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The 1660s
Restoration Costume Comes to Life

Part 2, Page 7
Gentry and Aristocracy, Women:Decoration and Lace

Part 1 Part 2 Part 3 Part 4 Part 5
Lower Class Women and Men Gentry and Aristocracy, Women Gentry and Aristocracy, Men The Whole Look: Accessories Costume Focus: Women's Headwear & Neckwear
 

All of the following images open in a new window for a detailed study. All of them are details taken from paintings.
The lace that is shown as decoration sewn onto the rich silk skirts, petticoats and bodices are all metal laces, gold or silver. In period what is nowadays called braid or metal braid or gold braid, the decoration that is on uniforms, was called lace as well, so that an officer's coat was 'laced'.

Some skirts or petticoats show braiding as well, and when this is the case it appears to be silk ribbons, most often black and in different widths.

Not a lace but a black braid, probably a silk braid. A more unusual form of decoration. A beautiful straight edged open worked gold bobbin lace.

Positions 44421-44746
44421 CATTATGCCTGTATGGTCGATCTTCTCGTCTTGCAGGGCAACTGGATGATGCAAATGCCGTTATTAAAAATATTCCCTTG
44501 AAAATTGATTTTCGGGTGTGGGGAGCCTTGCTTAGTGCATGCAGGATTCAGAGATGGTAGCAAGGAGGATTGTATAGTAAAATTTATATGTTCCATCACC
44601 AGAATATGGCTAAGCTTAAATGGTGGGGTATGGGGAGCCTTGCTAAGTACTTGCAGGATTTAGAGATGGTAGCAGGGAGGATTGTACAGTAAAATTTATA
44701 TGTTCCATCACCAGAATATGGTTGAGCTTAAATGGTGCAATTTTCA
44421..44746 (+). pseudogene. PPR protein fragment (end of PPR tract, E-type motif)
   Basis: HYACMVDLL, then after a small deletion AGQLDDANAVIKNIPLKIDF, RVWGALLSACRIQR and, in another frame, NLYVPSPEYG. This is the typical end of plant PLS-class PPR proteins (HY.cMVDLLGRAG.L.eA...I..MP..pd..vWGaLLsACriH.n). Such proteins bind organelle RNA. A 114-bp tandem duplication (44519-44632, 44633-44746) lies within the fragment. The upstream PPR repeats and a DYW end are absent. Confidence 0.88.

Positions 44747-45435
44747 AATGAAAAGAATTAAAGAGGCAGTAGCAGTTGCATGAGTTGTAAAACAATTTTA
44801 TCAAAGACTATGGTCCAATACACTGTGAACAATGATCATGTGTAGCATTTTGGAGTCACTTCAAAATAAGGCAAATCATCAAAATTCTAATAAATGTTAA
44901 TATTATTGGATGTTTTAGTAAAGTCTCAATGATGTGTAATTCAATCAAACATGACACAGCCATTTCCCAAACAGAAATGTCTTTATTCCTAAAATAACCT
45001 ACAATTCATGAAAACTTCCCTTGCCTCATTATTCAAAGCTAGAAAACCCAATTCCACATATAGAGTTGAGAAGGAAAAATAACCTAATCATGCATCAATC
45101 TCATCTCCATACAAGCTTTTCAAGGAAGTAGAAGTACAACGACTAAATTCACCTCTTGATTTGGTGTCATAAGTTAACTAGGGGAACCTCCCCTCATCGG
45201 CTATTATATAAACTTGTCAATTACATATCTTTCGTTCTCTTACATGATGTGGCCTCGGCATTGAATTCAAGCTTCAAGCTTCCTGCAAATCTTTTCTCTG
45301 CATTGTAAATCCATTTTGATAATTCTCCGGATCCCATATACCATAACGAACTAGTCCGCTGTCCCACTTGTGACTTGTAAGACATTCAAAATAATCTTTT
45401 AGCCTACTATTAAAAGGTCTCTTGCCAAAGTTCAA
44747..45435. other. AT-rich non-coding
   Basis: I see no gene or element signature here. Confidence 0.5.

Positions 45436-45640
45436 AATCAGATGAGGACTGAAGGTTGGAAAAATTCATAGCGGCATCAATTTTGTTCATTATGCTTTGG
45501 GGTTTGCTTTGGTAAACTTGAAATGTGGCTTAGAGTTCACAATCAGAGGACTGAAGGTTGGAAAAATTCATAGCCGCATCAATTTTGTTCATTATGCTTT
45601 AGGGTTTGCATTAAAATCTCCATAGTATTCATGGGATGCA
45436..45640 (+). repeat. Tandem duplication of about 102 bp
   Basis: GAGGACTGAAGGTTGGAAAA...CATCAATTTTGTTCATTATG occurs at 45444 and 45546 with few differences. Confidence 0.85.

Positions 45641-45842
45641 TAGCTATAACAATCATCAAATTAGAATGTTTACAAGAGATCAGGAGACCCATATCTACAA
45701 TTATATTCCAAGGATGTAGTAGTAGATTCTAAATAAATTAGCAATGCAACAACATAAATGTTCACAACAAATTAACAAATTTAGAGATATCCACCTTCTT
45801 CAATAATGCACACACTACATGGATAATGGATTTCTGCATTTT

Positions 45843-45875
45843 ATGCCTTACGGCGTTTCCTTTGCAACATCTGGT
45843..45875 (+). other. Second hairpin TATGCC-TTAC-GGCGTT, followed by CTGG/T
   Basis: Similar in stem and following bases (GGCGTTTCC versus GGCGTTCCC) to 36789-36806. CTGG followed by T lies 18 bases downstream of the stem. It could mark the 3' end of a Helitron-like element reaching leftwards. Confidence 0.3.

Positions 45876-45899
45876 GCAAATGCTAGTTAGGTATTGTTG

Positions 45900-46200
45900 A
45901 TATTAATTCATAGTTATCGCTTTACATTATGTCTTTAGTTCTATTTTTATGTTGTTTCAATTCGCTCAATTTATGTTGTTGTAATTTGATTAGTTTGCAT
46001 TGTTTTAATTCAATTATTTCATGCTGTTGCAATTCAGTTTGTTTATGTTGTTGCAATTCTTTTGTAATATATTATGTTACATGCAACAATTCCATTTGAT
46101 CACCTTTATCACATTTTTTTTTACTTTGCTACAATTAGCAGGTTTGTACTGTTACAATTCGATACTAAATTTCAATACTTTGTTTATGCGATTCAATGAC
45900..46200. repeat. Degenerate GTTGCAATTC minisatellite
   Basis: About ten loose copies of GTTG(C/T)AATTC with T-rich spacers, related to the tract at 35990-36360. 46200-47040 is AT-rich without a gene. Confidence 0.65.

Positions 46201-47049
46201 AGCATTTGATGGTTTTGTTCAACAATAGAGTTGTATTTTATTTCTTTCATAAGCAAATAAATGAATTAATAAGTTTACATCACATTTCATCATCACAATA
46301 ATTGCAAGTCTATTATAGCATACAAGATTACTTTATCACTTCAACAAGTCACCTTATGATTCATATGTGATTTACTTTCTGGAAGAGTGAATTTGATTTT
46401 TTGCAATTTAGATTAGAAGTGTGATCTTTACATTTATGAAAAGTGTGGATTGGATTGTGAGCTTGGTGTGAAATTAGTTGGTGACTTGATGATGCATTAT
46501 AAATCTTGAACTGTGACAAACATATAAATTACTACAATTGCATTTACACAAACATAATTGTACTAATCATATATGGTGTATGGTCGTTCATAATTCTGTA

Broad gold lace which appears to have small scallops at one side. Straight edged gold lace.
Darker gold lace, which might be a parchment lace though. Very broad gold lace which runs down edge to edge in the centre of the skirt.
Broad gold lace with an interesting design which appears to be diamond shaped. Lovely broad silver lace with large scallops, worn by Catherine of Braganza in the portrait which was done shortly before her wedding to Charles II. She is still wearing the Portuguese fashion of farthingale in the portrait, a fashion about which the English laughed.
Narrow gold lace. Combination of broad and narrow gold lace on skirt and bodice.
Straight edged gold lace. Broad gold lace in a darker colour.
Interesting decoration of very narrow silk ribbons perfectly placed parallel.  
 

Overview | Dresses | Bodice & Skirt | Jackets | Stays | Chemises | Decoration
Extant Garments | The Making of... | Underpinnings | The Dressing of a Lady

 
Nicole Kipar 1998